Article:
Six M.B.A. students seeking adventure found that and so much more on a recent trip to Tanzania. The students became educators for two weeks, assisting Amr Swid, Ph.D., assistant professor and director of Experiential Education at NYIT School of Management, as he taught a short, business-focused curriculum to 44 female entrepreneurs in Moshi, Tanzania, located in the foothills of Mount Kilimanjaro. The women own a variety of businesses in the Moshi market, including salons, farms, and tailoring and day care services, which serve the community and tourists who frequently visit the area.
Swid’s “Business Development Institute” was the first effort supported by NYIT Launch, an initiative of the Office of Global Engagement to encourage high-impact international experiences. The women learned how to grow their skills as managers and entrepreneurs, create a business plan, develop viable marketing and financial plans, and more.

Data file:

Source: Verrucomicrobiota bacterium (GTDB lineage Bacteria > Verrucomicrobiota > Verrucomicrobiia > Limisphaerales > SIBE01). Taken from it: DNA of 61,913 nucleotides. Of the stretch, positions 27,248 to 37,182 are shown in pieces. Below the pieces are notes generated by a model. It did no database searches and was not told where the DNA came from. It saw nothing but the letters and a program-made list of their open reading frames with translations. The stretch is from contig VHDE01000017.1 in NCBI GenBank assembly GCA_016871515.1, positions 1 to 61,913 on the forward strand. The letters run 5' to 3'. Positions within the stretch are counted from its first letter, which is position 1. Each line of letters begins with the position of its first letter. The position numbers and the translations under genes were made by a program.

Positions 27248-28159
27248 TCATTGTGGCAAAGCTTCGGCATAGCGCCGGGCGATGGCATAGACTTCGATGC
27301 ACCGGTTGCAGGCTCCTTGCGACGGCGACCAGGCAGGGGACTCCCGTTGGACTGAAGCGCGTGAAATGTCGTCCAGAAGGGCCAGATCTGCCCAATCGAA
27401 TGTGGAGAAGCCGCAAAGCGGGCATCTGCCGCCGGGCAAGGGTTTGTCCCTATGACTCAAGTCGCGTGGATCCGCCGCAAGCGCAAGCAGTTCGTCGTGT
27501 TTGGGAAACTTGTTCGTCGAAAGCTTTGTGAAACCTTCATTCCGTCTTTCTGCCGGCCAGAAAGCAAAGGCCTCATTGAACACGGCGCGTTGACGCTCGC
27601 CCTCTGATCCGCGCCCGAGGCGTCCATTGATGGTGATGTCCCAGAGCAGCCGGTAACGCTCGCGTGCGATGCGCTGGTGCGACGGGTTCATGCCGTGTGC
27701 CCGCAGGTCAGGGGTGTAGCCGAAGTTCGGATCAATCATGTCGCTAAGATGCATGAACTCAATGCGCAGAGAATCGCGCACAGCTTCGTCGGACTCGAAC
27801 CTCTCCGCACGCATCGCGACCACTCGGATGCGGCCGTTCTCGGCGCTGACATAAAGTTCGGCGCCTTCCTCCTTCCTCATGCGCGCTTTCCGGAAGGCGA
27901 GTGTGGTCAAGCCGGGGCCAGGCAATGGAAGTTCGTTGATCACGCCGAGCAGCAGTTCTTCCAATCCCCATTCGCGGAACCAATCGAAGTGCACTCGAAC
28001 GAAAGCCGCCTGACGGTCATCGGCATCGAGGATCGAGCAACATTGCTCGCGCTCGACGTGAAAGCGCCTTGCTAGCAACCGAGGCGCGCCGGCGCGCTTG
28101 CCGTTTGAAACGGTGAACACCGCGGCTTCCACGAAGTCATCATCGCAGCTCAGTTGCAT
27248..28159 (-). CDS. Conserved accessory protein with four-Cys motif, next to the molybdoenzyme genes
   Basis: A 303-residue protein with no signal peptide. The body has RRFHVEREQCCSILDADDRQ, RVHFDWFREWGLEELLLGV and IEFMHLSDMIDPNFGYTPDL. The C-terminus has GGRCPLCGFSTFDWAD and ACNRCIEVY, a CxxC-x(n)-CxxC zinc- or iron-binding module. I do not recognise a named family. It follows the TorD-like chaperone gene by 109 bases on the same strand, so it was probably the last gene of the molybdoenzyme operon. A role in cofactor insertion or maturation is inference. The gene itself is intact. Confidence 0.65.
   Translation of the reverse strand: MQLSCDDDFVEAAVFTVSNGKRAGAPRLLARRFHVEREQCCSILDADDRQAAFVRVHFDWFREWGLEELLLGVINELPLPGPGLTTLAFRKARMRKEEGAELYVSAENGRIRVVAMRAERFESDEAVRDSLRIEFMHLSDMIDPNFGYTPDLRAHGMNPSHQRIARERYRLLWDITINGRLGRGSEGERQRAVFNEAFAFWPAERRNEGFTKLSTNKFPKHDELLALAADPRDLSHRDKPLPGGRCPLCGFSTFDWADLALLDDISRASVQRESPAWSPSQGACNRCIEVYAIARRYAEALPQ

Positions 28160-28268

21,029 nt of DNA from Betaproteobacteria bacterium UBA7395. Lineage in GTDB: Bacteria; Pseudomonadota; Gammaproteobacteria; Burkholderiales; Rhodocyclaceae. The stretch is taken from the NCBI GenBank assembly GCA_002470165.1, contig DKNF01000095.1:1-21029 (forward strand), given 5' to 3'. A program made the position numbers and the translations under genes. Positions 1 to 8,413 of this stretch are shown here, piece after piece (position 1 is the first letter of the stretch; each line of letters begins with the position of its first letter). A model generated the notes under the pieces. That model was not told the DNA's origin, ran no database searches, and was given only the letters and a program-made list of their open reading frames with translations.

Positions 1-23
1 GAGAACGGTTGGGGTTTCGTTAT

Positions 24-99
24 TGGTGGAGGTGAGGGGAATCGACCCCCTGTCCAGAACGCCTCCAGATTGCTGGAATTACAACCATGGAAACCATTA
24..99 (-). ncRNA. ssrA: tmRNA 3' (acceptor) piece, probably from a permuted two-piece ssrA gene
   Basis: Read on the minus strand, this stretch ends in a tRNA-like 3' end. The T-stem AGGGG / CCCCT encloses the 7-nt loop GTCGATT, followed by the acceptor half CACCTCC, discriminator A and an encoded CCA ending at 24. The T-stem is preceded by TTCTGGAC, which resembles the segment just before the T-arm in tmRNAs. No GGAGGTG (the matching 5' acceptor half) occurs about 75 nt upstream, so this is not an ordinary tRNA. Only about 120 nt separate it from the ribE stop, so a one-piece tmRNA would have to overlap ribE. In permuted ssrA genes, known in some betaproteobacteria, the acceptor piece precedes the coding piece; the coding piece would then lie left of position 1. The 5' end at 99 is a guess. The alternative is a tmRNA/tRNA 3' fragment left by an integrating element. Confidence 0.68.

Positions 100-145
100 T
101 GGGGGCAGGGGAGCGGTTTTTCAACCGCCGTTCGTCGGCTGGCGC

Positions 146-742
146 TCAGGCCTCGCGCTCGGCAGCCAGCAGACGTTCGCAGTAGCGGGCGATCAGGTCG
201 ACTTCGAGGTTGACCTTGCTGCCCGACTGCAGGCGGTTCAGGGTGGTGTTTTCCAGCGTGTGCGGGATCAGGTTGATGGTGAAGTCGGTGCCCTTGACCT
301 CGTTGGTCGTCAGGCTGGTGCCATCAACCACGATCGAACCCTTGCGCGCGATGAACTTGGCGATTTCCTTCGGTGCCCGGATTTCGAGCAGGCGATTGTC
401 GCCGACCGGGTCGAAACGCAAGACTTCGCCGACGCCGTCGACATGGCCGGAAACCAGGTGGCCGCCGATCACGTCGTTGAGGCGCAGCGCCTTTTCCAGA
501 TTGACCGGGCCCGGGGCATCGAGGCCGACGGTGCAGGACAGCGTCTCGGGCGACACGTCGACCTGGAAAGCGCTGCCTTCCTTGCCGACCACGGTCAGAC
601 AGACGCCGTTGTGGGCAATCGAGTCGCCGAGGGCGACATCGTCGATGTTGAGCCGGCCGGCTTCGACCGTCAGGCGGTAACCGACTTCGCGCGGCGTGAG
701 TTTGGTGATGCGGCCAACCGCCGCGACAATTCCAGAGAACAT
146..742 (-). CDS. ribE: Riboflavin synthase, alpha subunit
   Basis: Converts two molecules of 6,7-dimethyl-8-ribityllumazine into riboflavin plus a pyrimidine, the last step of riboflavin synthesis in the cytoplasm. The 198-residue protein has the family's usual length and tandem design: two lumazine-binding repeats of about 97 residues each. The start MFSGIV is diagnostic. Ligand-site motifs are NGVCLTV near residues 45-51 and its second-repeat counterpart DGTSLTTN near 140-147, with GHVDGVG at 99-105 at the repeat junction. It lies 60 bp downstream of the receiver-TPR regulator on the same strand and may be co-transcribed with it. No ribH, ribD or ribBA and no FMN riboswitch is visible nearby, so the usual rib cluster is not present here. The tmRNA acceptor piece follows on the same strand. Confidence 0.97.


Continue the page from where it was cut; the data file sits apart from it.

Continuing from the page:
In addition, the women also took courses on Business English, taught by Executive Director Emily Zyko Rukobo, who supervises the NYIT English Language Institute (ELI) and the Office of Global Engagement, and Jennifer Rubin, administrative assistant and adjunct faculty in Global Engagement/ELI.
The M.B.A. students, including Panfeng Liu, Manider Kaur, May Selfin, Stephen Denobrega, Ramandeep Kaur, and Carter Ticoalu, served primarily as mentors and group leaders. “I appreciate that NYIT Launch gave me this chance to go to Tanzania as a volunteer. It was a great experience that helped these women to learn business development and business English. If I have the chance, I will definitely go back to help them again,” said Liu.
Added Manider Kaur, “I am thankful for the beautiful people I met in Moshi, and will always remember their warmth and positivity. I’m sure I will go back!”
NYIT Launch worked on fundraising for the trip throughout the 2016–2017 academic year, and they partnered with the Excel Education Foundation in Tanzania to recruit students and set up the short-term institute.
“Experiential education is crucial to our students’ deep learning,” said Swid. “Forty or fifty years from now, these M.B.A. students will look back on this trip and remember what they did in these two weeks. They changed people’s lives.”